Each year, more than 2,000 students from more than 50 communities across the state of Alaska participate in the NYO and JNYO Games. Anywhere from Barrow, Juneau, Anchorage, Wasilla and even the Kenai Peninsula. Games are based on skills critical to traditional Alaska Native lifestyles. Formerly known as the Native Youth Olympics, the competitions include the two-foot high kick and the one-hand reach and seem to defy gravity and physics. The games test hunting and survival skills, the balance of mind and body, as well as strength, endurance and agility.
Started in 1972, the NYO Games, includes 10 events based on games past generations of Alaska Native people played as a way to test their hunting and survival skills, increase strength and maintain endurance, agility and the balance of mind and body. The Eskimo stick pull, for instance, is based on a strengthening exercise that Native hunters would do to prepare themselves for pulling seals out of the water. Although events are based on traditional Alaska Native activities, the competition is open to all Alaska students from seventh to 12th grade, regardless of ethnicity. Smaller schools on the Kenai Peninsula are encouraged to have kids participate.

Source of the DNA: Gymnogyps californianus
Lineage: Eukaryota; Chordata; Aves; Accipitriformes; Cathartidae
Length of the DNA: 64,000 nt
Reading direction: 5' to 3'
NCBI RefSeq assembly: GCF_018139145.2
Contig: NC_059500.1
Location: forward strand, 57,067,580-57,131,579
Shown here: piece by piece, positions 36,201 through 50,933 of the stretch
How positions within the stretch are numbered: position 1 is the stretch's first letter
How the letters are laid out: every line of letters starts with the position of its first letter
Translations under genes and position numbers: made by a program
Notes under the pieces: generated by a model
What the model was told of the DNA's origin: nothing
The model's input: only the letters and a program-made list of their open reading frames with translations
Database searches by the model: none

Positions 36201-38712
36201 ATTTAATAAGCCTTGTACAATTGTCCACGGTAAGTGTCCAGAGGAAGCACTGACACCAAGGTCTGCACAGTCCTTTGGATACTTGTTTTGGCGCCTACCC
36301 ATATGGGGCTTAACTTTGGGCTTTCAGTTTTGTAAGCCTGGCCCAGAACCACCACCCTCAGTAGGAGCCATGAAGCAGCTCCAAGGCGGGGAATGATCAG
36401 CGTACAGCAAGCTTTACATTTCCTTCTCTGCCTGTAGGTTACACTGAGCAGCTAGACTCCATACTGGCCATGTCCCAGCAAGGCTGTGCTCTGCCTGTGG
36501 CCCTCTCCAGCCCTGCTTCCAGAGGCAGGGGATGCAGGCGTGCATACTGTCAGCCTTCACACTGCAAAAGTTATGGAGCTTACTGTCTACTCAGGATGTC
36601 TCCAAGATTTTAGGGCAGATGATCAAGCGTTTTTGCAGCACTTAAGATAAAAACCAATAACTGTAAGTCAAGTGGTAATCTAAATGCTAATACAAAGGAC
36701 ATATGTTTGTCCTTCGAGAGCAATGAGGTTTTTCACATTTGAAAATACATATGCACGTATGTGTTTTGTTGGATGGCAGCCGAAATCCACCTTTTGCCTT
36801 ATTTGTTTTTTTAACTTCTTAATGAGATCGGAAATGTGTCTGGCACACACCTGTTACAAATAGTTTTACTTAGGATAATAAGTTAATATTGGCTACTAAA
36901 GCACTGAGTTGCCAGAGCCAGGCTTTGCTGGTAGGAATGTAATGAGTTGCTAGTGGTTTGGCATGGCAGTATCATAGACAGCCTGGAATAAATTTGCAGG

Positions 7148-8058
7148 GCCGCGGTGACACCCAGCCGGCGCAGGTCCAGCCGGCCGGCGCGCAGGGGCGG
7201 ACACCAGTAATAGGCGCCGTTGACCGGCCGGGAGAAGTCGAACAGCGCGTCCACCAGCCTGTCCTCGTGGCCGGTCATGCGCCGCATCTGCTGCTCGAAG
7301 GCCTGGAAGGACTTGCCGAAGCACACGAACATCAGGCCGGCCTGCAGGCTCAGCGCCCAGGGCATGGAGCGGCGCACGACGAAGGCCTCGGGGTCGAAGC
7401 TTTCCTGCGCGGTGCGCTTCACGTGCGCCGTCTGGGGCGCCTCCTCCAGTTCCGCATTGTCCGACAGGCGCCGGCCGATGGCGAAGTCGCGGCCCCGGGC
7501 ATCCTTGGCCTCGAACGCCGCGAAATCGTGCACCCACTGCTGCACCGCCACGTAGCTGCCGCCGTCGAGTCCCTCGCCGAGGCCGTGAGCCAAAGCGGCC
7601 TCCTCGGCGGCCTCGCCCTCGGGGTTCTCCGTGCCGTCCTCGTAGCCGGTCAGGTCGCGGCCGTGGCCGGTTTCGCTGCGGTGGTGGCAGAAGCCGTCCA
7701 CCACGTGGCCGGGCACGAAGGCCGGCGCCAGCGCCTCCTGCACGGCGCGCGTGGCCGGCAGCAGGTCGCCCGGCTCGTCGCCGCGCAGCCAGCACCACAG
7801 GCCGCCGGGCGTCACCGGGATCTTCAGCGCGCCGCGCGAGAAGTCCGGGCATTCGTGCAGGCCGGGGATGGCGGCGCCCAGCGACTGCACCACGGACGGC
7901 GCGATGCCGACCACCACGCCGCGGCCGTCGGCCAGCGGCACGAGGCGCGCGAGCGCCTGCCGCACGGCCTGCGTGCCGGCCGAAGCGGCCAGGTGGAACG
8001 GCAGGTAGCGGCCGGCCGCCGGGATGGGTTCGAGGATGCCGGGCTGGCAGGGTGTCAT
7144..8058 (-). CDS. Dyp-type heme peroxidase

This year’s games will be held April 24-26, 2014, in the Dena’ina Civic and Convention Center. Admission is free, so check it out and cheer on the athletes. It’s an exciting time; in recent years decades-old records have fallen. If you are unable to make it to Anchorage for the NYO games, the Alaska Native Heritage Center has regular demonstrations of Alaska Native games several times daily through out the summer.
Dena’ina Civic and Convention Center, Anchorage
The Senior Games are open to all Alaska students in grades 7–12. Participation is limited to one boy and one girl athlete per event, per school.